Six degrees of separation refers to the idea that everyone on Earth is on average approximately six steps away from any other person on Earth. I am sitting here wondering could we, collectively, reach all the Alzheimer's caregivers that are using the Internet...
By Bob DeMarco
Alzheimer's Reading Room
For the last year I have been thinking, how can we bring the Alzheimer's Reading Room (ARR) into the awareness of more Alzheimer's caregivers?
I'm comfortable when I say that I believe that subscribing, reading, and commenting on the Alzheimer's Reading Room does bring a sense of hope and community to Alzheimer's caregivers.
Can other caregivers benefit from the Collective Brain of the Alzheimer's Reading Room, and the Collective Voice of the Alzheimer's Reading Room?
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The Alzheimer's Reading Room gows every day. However, I am feeling increasingly frustrated that it is not growing as fast as I would like. My real frustration centers around the idea that I know there are caregivers out there that can and would benefit from being here.
We are not reaching them.
If we worked together this year, how many caregivers could we reach?
I have a long list of ideas on how this could be accomplished. I can't do it alone. Right now, I am spending more than 5 hours a day on this blog. Frankly, I am maxed out.
Would you be willing to spend a few minutes a day, once or twice a month, to help bring the ARR into the awareness of the 5 million caregivers that are out there?
Together we could create a one page flier that describes the ARR. We could then use that flier in email, on message boards, in support groups, and take a print copy into offices all around the United States.
Then we could start getting creative with our message.
There are many ways we could spread the word about the Alzheimer's Reading Room. For example, we could enlist the aid of human resource people or that one person in an office that has been touched by Alzheimer's disease and ask them to bring the ARR into the awareness of their fellow employees. I understand that not everyone would participate. I am confident that some would. We need to find those that would.
It wouldn't be long before we would start touching caregivers all over the world.
Keep this in mind. Every 70 seconds a new Alzheimer's caregiver is born. About 1,200 new Alzheimer's caregivers each day. Remember how you felt the day your were born? You needed help didn't you?
What we need right now are what I call sneezers. The kinds of people that know how to spread the word over the Internet by sneezing emails out to other people. They already know how to get a message in front of thousands, maybe millions of people.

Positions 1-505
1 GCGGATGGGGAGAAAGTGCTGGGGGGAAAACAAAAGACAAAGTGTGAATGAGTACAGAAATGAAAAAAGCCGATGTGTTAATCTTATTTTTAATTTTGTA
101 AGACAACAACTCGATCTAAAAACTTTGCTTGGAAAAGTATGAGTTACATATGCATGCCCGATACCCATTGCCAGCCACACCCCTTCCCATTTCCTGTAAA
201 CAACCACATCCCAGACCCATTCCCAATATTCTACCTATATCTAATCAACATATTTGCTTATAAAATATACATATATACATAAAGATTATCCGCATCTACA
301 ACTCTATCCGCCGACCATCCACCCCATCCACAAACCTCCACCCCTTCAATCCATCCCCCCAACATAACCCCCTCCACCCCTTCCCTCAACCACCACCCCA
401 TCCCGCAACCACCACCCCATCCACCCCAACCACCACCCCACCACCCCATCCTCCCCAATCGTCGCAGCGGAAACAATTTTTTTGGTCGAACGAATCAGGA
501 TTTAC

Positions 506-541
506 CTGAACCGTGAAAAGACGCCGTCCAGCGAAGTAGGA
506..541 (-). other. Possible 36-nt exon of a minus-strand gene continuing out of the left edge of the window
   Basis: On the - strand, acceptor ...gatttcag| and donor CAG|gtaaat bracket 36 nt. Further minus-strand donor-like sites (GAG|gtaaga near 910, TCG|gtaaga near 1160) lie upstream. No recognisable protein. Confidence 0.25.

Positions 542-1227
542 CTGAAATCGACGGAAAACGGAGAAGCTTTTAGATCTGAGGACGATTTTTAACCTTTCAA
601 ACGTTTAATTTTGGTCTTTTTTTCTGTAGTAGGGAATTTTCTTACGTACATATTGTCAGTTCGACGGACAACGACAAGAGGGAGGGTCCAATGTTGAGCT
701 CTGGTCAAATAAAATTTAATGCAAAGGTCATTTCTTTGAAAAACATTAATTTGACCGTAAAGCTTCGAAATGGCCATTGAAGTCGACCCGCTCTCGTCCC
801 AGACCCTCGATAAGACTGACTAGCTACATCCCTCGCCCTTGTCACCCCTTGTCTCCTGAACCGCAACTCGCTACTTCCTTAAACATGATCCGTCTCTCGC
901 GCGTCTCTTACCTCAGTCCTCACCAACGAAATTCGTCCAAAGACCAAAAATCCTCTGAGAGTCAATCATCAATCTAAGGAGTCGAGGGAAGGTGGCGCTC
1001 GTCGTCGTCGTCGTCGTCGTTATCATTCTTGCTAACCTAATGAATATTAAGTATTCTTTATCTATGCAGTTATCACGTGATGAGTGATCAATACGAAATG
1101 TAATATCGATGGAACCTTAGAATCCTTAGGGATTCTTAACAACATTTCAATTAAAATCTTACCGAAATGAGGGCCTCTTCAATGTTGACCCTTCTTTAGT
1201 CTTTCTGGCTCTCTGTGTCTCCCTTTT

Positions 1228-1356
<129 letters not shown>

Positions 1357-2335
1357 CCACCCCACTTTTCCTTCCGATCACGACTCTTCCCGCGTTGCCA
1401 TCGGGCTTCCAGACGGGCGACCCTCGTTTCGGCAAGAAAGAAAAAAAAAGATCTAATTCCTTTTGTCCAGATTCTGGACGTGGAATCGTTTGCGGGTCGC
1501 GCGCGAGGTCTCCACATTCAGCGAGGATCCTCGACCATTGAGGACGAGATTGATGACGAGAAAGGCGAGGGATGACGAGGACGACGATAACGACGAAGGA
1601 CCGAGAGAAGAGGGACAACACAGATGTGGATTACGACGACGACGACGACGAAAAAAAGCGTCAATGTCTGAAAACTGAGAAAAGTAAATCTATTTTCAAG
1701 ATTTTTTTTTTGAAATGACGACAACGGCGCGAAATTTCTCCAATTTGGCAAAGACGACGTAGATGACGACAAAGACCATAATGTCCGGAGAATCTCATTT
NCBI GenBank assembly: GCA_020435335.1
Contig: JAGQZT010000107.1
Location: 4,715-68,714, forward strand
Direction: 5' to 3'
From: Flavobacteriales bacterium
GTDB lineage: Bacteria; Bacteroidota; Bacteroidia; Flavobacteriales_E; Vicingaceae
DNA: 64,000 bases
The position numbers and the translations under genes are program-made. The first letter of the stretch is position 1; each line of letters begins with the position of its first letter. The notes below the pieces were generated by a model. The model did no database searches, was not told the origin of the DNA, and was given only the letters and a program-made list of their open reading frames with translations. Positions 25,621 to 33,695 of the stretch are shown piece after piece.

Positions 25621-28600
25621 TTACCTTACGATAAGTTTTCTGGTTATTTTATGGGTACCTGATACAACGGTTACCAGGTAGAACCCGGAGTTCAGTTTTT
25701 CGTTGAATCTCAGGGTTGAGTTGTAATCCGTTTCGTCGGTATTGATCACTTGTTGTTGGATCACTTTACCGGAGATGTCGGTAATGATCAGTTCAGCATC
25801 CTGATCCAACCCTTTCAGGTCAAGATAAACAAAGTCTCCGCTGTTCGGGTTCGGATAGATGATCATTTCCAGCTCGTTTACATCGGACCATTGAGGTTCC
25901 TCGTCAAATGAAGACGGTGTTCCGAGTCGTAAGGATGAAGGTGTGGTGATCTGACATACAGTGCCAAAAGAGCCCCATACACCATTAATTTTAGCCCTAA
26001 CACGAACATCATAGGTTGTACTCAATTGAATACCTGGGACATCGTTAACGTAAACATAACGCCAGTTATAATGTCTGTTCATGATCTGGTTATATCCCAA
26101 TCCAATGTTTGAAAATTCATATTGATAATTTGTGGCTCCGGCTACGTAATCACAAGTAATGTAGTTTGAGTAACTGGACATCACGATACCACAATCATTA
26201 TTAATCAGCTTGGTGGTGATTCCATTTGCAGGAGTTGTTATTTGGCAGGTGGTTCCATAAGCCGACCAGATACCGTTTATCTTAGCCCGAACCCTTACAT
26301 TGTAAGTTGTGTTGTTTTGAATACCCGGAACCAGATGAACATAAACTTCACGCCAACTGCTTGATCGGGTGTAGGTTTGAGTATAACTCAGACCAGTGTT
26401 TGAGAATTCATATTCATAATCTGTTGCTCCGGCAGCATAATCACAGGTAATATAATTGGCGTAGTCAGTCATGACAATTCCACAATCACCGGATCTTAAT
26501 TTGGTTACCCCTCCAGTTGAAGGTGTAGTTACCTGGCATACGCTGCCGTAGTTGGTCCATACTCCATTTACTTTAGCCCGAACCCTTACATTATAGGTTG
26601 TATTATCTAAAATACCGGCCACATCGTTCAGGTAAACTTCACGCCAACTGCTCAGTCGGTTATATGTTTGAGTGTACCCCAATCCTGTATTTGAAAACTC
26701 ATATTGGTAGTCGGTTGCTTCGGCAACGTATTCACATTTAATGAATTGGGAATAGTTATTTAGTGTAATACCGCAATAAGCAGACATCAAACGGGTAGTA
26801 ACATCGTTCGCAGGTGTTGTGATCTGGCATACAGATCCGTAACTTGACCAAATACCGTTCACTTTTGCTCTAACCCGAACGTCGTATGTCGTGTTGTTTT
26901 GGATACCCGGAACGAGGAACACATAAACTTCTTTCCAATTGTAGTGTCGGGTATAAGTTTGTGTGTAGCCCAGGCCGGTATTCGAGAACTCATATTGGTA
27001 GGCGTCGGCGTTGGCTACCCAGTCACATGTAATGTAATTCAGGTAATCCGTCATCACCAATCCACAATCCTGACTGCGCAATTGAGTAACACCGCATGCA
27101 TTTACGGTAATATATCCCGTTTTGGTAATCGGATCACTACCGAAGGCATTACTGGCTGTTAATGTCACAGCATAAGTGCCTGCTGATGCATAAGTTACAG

You might not be a sneezer. But you might sneeze on that one person that is a mega - sneezer.
Here is what I know. If we start sneezing or other people, sooner or later we will create an Internet virus of sorts. A good virus that spreads the word about the Alzheimer's Reading Room across the internet -- world wide.
In this sense the awareness of the ARR would go viral. You all know how viruses spread. In this case we would be spreading the word -- collectively.
It is well known by marketing people that the single best, and fastest, way to spread awareness about a website is to go viral. Viral marketing.
Viral marketing describes any strategy that encourages individuals to pass on a message to others, creating the potential for exponential growth in the message's exposure and influence.All five million caregivers are already attached via the Internet. So we could use this pipeline to bring the ARR into their awareness.
I have several very good ideas on how we can, collectively, reach millions of Alzheimer's caregivers. But like I said, I can't do it alone.
I'll end part one by asking you to imagine this.
You decide to participate in this effort.
Through your effort an Alzheimer's caregiver finds the Alzheimer's Reading Room. That one single caregiver might be on the edge of depression, they might be feeling lonely or alone. They might be feeling like their situation is hopeless.
But. But, because of you they find hope and the kinds of information they need to make it through the day.
You just changed the life of a single person for the better. This could have been you or me.
Maybe you end up changing the life of hundreds, thousands, or even a million.
You did it. How does it feel?
Next time we can discuss, how we can create an effective flyer to accomplish our mission.
Add your comments, ideas, or words of wisdom below in the Add New Comment section.
Original content Bob DeMarco, the Alzheimer's Reading Room